Ontario Dental Association calls for help for the frail elderly

Special Report on seniors highlights link between poor oral health and disease

TORONTO, April 6, 2010 /Canada NewsWire/ - In the Ontario Dental Association's (ODA) Special Report, Oral Health and Aging: Addressing Issues and Providing Solutions, released today, the dentists of the province connected poor oral health to heart disease, pneumonia and increased complications from diabetes, while calling for change to assist the frail elderly.

"We need to take care of the elderly, those who cannot care for themselves," says ODA President Dr. Ira Kirshen. "Pneumonia is the leading cause of death in Long-term Care (LTC) facilities, and we can help prevent it by ensuring frail seniors have access to good oral health care. This is serious. We need to help."

The Special Report outlines that poor oral health is connected to several diseases including: respiratory infections (pneumonia), cardiovascular disease (heart attacks and strokes), diabetes complications, malnutrition, osteoporosis, and rheumatoid arthritis.

The Special Report provides recommendations for government and assistance to the public on how to alleviate the dangers of developing disease from poor oral health.

Recommendations for government include enshrining oral and dental care as a "required program through regulation," ensuring all seniors in LTC facilities have access to:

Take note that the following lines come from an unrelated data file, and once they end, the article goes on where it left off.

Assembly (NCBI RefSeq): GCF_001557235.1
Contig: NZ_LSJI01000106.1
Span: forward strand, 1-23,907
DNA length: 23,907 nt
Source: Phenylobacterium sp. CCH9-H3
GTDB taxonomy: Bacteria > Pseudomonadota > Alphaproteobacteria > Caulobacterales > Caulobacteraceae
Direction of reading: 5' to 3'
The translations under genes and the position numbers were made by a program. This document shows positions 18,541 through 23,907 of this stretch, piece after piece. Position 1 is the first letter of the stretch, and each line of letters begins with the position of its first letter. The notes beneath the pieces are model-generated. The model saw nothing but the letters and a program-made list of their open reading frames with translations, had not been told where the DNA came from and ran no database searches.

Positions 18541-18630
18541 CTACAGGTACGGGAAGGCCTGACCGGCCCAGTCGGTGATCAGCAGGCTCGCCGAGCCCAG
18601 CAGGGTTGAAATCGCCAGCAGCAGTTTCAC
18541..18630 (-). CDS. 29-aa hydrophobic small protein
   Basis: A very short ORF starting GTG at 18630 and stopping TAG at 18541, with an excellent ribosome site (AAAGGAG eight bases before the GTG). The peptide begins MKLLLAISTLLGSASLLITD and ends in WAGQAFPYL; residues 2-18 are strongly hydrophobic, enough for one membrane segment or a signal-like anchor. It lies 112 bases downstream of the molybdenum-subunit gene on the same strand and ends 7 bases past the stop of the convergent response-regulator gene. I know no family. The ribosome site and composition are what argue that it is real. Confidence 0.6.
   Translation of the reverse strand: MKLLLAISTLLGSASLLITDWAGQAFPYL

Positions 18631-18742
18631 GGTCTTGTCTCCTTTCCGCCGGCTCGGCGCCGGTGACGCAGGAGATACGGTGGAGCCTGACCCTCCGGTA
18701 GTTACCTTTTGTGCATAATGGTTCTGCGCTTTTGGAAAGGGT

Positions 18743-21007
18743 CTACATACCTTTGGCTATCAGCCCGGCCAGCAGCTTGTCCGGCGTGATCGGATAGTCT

- Examination by a dentist, both upon admission and every year
afterwards. This would focus on prevention of disease and an
individual oral health-care plan could be developed accordingly.
- A permanent space for a health-care/wellness room for in-house
services by dentists equipped with a dental chair. This would mean
patients would not need to be transferred to other locations for
service, decreasing the cost of transfers to hospitals and private
dental offices.
- Twice daily oral health care (brushing of teeth and flossing) for
those unable to manage their own care with clear standards for those
providing this service.
- A long-term care support staff worker who is trained on the
importance of daily oral health care and equipped to provide that

The ODA is also calling on government to launch an education campaign to increase public awareness about the relationship between oral health and overall health and to conduct an economic analysis on the financial burden created by untreated oral disease among the frail elderly on the health-care system.

"We are asking government to help us care for the frail elderly," states Dr. Kirshen. "That's why the ODA is launching this Special Report and providing materials on our website to get things started right away. Caregivers, seniors and all Ontarians can go to our site and download information on how to help on a daily basis. This is important. We all need to do our part."

For more information about the Special Report, the downloadable materials or the ODA, please visit www.youroralhealth.ca.